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Lotophagi (a short story by Wynter Reed and Dean Newhouse1)
First draft written Oct 31, 1932. Final Draft finished June 26, 2006. Published 9:34 PM ET July 5th, 2006.

© 2006 Dean Newhouse. All rights reserved.

He was the strongest, hardest man I ever knew and yet, it often occurs to me that, other than materially, I never really knew him at all. We road together in a box car, and we were not far north of Mexico. I first noticed him when he transfixed a strong stare on me. Not matter how I tried, I couldn't avoid it. His deep, dark eyes penetrated my soul. They beckoned. For what, I don't know yet to this day. But I found it very disturbing.

At last he relented. Outwardly, there was nothing else about him that was unusual; he was not overly large, but obviously, just another hobo dressed in overalls, a work-shirt, worn out brogans and a dilapidated felt hat, which he pulled well down over his eyes as if to protect them from the light. He then sprawled himself out near the open door of the box car apparently asleep. His head was resting upon a small, leather satchel that contained, I presumed, an extra shirt or two and perhaps a pair of wash-pants. In this I was wrong for it contained something of a tremendously greater value than a few trifling articles of wearing apparel. But I am not concerned here with the satchel's contents and I only mention it because of how admirably it serves to illustrate the qualities possessed by this man. There were fully 35 or 40 men in the car besides myself, any one of whom, I believe, would have stolen the money from a blind beggar's cup if given the chance and yet this man lay calmly among them asleep, blissfully oblivious of the fact that his head was pillowed on a fortune. I made my way through the men toward the other end of the box car, to be farther away.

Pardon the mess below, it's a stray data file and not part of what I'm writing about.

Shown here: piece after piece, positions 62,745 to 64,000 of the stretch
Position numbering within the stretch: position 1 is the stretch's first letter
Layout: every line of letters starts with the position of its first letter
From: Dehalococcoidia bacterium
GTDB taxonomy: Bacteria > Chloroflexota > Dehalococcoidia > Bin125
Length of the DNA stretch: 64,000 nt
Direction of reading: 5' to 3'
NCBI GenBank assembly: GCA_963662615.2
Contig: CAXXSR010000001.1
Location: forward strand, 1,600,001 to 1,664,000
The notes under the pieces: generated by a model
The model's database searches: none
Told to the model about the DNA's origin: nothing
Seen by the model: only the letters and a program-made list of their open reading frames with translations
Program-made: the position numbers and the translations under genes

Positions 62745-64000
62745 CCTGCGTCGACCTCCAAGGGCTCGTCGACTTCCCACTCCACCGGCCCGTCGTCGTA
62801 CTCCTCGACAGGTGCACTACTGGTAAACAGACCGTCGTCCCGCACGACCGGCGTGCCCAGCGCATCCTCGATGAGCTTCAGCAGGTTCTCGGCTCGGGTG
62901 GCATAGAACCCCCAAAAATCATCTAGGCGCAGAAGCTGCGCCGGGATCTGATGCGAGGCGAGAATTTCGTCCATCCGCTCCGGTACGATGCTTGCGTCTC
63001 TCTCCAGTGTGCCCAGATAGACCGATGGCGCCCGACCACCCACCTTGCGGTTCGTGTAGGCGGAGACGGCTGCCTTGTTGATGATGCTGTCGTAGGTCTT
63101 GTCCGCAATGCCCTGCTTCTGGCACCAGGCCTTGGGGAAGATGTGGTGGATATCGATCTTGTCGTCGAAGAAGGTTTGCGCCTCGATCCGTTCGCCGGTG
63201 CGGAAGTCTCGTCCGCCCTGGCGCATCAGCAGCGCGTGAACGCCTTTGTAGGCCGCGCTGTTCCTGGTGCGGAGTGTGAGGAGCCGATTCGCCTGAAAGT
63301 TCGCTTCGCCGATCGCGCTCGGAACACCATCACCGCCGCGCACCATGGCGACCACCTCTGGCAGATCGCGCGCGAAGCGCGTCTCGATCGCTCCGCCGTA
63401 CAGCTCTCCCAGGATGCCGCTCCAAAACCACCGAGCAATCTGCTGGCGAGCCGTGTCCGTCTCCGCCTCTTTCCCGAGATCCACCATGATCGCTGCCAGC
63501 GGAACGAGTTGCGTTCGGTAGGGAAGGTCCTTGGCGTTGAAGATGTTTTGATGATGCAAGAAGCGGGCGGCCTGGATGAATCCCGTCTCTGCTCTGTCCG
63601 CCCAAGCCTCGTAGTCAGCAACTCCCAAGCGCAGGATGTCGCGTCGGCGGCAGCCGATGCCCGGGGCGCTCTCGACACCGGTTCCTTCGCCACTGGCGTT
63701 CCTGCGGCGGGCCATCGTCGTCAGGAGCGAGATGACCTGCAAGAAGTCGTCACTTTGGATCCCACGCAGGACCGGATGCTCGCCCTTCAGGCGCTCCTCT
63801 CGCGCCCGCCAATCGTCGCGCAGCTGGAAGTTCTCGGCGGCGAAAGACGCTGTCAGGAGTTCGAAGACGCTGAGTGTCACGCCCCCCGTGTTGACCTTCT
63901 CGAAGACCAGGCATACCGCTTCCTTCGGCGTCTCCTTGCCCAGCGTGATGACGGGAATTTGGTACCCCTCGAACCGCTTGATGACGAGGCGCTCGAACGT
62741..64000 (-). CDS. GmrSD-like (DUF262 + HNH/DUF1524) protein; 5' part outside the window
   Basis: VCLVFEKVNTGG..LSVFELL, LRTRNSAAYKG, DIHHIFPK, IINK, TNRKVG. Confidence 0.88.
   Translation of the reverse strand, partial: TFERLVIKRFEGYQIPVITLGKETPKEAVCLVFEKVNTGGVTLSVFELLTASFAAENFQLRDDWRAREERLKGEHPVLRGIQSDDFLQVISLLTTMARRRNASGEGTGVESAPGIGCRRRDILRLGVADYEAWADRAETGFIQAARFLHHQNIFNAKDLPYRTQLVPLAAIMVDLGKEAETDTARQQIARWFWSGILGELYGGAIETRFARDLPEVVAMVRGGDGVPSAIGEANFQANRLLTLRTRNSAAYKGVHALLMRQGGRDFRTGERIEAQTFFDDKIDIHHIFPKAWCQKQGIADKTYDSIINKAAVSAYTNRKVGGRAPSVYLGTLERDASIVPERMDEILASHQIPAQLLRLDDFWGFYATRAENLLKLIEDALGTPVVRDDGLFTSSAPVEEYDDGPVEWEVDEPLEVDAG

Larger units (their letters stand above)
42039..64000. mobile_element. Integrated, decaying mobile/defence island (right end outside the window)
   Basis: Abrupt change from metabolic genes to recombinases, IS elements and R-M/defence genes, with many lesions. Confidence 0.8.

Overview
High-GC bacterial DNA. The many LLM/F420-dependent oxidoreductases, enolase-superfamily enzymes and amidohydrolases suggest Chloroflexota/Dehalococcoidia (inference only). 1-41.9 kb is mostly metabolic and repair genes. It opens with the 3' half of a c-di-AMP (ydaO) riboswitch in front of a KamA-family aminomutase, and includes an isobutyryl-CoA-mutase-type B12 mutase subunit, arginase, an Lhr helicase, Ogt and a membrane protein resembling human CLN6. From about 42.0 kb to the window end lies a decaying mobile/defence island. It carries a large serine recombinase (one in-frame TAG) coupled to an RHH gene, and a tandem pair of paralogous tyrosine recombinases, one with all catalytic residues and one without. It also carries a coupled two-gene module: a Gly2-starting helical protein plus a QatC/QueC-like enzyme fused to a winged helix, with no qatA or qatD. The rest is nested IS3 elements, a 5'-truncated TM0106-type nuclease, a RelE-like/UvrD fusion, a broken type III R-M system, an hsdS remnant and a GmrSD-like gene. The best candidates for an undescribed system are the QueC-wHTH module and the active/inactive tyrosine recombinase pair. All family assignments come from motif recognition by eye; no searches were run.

Once when the train brought up suddenly to a stop the man's head lolled to one side and the satchel slipped from beneath it. Still he slept on. And still, I kept my eyes on him. With a series of jerks, the train began to move again, gradually gathering speed. I noticed the glance of a big, bony Missouri farm boy, seated near the man, but with his legs dangling out the doorway. The farm boy's eyes fell upon the satchel. Being fastened only with a single strap across the top, it was partly open and he might have been able to see what it contained for his eyes widened a little and a strange gleam came into them as he crawled slowly to his knees and reached out his hand. He did it with extreme caution and considering the noise the wheels of the box car were making, I am certain, that no sound he could have made reached the ears of the sleeping man. Yet his fingers had barely closed upon the handle of the satchel when its owner turned half over and pulled his hat back from over his eyes. The farm boy leaped back wildly and tried to plunge through the doorway but he tripped over the man's outstretched leg and fell, the satchel flying out of his hands. With the swift, lithe movements of a cat the man he was trying to rob sprang after him and drove his knees into the hollow of the big fellow's back with such force that his face was smashed with a dull thud against the floor. Bellowing, the big farm boy forced his way back to his feet. Shaking his smaller opponent from his shoulders, he turned raging with blind anger to crash the man back against the board wall where he stood braced until his big, fumbling hands found the other man's throat.